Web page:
This is a guest post by Ryne P. Smith. Ryne lives in Chicago and is currently working on his undergrad in biology. He previous wrote for this site here.
Not a lot has been said about the 58 people who were injured.
Petra Anderson was one of those people:
Three shotgun pellets hit Anderson’s arm and another went through her nose — riding up the back of her cranium and hitting the back of her skull.
The fact that Petra is alive today is amazing to say the least. Even the doctors were taken aback.
Now her family and pastor are calling her survival a “miracle.” Here’s her pastor talking about what he experienced at the hospital:
As Petra sleeps, [the surgeon] retells the story of the surgery, and we ask questions. The doctor reads the perfect script, as if he is on Hallmark Hall of Fame. He fills us in on the miracle. Honestly, he doesn’t call it that, he just uses words like “happily” and “wonderfully” and “in a very fortunate way” and “luckily” and “we were really surprised by that.” [Petra's mother] Kim and I know a miracle when we see it.
The real reason for Petra’s survival is the prompt medical care that she received. The pastor even mentions this:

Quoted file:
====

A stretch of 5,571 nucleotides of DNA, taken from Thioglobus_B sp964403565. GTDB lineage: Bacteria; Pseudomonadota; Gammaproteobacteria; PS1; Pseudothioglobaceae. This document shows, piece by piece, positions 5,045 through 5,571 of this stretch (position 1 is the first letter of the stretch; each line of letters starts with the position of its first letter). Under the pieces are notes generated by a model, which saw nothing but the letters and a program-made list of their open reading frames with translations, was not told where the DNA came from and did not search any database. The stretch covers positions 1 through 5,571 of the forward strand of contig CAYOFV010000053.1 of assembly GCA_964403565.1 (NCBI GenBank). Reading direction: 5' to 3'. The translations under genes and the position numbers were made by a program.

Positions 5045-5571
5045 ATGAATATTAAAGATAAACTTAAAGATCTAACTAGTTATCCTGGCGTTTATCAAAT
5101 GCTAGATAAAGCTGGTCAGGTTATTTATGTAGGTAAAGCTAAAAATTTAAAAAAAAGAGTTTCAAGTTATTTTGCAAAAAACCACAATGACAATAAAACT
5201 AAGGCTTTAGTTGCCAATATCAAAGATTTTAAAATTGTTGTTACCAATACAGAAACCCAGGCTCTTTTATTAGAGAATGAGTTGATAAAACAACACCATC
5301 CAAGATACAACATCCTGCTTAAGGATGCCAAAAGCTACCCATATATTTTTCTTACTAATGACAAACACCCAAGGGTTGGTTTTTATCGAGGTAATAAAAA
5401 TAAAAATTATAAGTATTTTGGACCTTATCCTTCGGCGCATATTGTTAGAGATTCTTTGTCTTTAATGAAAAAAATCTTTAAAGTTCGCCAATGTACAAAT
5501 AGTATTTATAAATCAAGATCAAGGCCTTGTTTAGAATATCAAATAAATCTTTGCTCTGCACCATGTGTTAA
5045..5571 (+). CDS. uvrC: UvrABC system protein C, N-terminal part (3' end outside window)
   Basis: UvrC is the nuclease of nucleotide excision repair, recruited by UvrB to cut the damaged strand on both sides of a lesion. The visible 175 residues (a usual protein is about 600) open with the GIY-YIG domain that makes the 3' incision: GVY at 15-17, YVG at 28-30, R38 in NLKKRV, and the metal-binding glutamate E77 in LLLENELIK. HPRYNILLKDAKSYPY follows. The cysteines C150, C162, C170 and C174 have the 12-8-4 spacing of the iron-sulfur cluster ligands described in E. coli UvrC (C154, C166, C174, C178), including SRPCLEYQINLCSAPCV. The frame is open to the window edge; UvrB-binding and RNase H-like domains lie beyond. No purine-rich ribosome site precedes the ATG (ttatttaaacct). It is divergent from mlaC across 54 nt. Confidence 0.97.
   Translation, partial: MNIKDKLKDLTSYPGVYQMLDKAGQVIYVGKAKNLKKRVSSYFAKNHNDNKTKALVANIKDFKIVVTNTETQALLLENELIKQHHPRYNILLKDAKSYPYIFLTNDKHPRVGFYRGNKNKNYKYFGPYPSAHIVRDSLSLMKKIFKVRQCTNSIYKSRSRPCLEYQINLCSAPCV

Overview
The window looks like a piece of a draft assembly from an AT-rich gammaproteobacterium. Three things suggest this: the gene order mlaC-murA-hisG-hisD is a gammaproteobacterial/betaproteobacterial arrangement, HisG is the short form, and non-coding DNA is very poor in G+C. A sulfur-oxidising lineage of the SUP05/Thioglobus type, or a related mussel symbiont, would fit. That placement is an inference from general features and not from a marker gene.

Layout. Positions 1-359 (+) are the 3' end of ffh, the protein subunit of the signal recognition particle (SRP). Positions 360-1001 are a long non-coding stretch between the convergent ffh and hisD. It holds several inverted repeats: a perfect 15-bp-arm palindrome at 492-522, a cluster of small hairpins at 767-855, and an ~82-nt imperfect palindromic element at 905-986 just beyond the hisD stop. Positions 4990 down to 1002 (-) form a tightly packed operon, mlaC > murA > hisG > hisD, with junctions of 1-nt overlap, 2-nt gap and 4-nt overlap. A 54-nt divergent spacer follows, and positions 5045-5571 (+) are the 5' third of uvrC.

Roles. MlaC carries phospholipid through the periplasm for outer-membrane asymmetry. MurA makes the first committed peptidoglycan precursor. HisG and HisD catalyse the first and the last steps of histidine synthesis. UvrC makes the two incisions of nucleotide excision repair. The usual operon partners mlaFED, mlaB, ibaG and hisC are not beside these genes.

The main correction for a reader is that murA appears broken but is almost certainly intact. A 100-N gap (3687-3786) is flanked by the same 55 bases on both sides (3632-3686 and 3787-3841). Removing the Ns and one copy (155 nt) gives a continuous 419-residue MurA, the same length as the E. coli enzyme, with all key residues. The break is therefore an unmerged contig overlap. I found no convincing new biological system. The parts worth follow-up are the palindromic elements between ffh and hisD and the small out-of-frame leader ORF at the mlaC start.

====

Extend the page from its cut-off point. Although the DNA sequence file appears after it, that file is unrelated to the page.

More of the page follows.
Petra is finally taken into surgery, using two different surgical teams. One team of neurosurgeons will open up the back of her skull to remove the bullet and clean up brain damage as best they can. Another ENT-specialty surgical team will then work through Petra’s nose by scope to follow the bullet’s path up into her brain. Their hope is to remove bone fragments, clean up damaged brain tissue, and reseal her brain to reduce infection.
But does he even once think to thank the doctors whose years of expertise saved a life? No. All credit goes to God:
In Christianity we call it prevenient grace: God working ahead of time for a particular event in the future. It’s just like the God I follow to plan the route of a bullet through a brain long before Batman ever rises. Twenty-two years before.
I would ask this pastor where god was for the 12 who died.
Where was God for Jessica Ghawi who was present at a mall shooting in Toronto last month, but survived. She was killed Friday in the Aurora shooting. When she discussed it, she sounded like a Christian as well.
It is extremely disrespectful to the families of those who died to say that God gave someone who survived preferential treatment. What did God do for the ones who are no longer alive? Give them the middle finger?
The reality is that a tragedy occurred at the hands of a deranged gunman. Those who could be helped received the benefit of those men and women who have dedicated their lives to saving others’ lives.
God had nothing to do with it.